|Publication number||US5125296 A|
|Application number||US 07/737,314|
|Publication date||Jun 30, 1992|
|Filing date||Jul 29, 1991|
|Priority date||Jul 29, 1991|
|Publication number||07737314, 737314, US 5125296 A, US 5125296A, US-A-5125296, US5125296 A, US5125296A|
|Inventors||Danny M. Nelson, Carl Ramey|
|Original Assignee||Micro Plastics, Inc.|
|Export Citation||BiBTeX, EndNote, RefMan|
|Patent Citations (18), Referenced by (26), Classifications (9), Legal Events (6)|
|External Links: USPTO, USPTO Assignment, Espacenet|
The present invention relates broadly to power tools for installing plastic hose or bundle clamps. More specifically, the present invention relates to an ergonomic, pneumatically-powered hand tool for installing resilient tube clamps on hoses, wire bundles, or the like.
As will be appreciated by those experienced in the art, it is extremely important to achieve a leak-proof coupling between hose sections that are to be joined. In the early years of the art, hose clamps commonly comprised a length of wire or other resilient metal adapted to be twisted tightly about the tubes to be connected. Various tools were developed for twisting the ends of the wire tightly together. Representative of such art is Clayton, U.S. Pat. No. 3,800,634, issued Apr. 2, 1974; U.S. Pat. No. 4,368,569 issued Jan. 18, 1983 to Van Dam; and, Lewis, U.S. Pat. No. 4,091,483 issued May 30, 1978. An automated wire clamping tool is taught by Chrisley in U.S. Pat. No. 4,747,432 issued May 31, 1988.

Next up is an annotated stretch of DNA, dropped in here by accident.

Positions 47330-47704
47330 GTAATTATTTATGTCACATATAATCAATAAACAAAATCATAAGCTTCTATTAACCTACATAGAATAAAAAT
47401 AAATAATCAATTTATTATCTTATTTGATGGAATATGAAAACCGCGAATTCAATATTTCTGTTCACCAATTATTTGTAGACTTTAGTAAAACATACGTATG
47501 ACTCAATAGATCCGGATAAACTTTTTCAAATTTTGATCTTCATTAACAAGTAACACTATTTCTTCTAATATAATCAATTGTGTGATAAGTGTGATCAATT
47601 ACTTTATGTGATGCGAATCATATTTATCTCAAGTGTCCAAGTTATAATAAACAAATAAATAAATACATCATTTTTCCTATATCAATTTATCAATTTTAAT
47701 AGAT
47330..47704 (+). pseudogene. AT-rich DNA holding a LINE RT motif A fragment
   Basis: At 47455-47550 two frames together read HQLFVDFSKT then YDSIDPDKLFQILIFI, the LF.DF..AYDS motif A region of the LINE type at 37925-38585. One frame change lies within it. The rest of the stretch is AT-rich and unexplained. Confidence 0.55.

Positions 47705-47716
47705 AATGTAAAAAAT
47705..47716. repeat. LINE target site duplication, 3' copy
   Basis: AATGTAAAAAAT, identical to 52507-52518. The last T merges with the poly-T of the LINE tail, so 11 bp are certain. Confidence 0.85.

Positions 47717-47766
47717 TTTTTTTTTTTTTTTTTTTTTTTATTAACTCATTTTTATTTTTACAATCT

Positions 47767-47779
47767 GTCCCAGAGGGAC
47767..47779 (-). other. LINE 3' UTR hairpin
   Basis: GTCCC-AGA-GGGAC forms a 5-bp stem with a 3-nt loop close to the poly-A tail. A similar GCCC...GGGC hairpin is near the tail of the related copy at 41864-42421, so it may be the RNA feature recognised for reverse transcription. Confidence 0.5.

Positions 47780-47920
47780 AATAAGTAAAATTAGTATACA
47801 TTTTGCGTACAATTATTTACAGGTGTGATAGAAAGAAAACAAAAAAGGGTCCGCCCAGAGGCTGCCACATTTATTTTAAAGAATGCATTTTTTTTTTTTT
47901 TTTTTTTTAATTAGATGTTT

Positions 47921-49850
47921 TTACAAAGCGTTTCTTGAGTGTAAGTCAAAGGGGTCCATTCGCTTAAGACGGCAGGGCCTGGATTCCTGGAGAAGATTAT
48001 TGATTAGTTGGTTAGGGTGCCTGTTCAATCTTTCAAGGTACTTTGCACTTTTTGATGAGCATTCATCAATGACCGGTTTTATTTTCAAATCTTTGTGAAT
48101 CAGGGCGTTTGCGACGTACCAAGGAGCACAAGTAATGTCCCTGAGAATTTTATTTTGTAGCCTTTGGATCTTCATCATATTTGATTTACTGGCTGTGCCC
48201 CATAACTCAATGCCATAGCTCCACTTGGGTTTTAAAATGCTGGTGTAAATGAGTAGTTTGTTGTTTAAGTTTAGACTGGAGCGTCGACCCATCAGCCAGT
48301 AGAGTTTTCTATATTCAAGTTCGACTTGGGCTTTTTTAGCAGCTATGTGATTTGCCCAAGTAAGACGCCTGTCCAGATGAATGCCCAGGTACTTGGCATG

However, in recent years, resilient, plastic hose clamps enjoy increased popularity, and the last-mentioned wire-twist tools are not well-suited for use therewith. The plastic clamps are more resilient, less prone to deterioration from exposure, capable of maintaining a tighter grip, and generally more economical than their metallic forerunners. Representative of the art in modern resilient clamps are the following U.S. patents: Due, U.S. Pat. No. 4,935,992; Vallinotto, U.S. Pat. No. 3,605,200; Wenk, U.S. Pat. No. 4,128,918; and Bevins, U.S. Pat. No. 3,925,851. Such clamps broadly comprise a resilient, circular band and an integral head having a pair of interlocking jaws. A plurality of teeth associated with the jaws lock together to achieve a secure coupling. In order to achieve proper locking, the jaws must be maintained in proper alignment and retained against lateral or torsional displacement during installation.
Unfortunately, proper alignment and locking are difficult to achieve by manual installation. Thomas U.S. Pat. No. 3,266,109 issued Aug. 16, 1966 illustrates the use of ordinary pliers for installing a locking clamp about a hose. However, based on our experimentation, manual force applied via such conventional plier tools is inadequate for achieving a satisfactory lock.